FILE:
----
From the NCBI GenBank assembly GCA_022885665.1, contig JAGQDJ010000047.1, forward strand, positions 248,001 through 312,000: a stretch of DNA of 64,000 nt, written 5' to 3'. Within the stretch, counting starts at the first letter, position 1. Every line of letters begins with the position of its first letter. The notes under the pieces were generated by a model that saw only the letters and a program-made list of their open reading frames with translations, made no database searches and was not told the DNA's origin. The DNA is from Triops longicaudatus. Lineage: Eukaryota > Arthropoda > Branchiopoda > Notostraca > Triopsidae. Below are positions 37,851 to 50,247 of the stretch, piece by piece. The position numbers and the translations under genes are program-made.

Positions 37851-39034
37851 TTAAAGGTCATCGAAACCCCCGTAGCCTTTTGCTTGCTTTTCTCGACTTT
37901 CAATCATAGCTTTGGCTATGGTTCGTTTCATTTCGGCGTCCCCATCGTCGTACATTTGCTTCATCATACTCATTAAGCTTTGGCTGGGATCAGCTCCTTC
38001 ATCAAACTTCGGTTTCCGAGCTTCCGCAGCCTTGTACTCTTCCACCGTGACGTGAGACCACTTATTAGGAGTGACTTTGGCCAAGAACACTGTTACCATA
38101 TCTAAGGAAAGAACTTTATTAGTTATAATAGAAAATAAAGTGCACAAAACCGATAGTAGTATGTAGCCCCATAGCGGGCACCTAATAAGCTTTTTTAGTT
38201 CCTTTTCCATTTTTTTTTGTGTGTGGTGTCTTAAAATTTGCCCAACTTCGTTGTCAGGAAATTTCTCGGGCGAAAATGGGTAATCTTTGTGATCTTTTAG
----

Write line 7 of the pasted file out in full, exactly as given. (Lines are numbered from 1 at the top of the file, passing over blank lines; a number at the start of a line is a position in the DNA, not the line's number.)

38201 CCTTTTCCATTTTTTTTTGTGTGTGGTGTCTTAAAATTTGCCCAACTTCGTTGTCAGGAAATTTCTCGGGCGAAAATGGGTAATCTTTGTGATCTTTTAG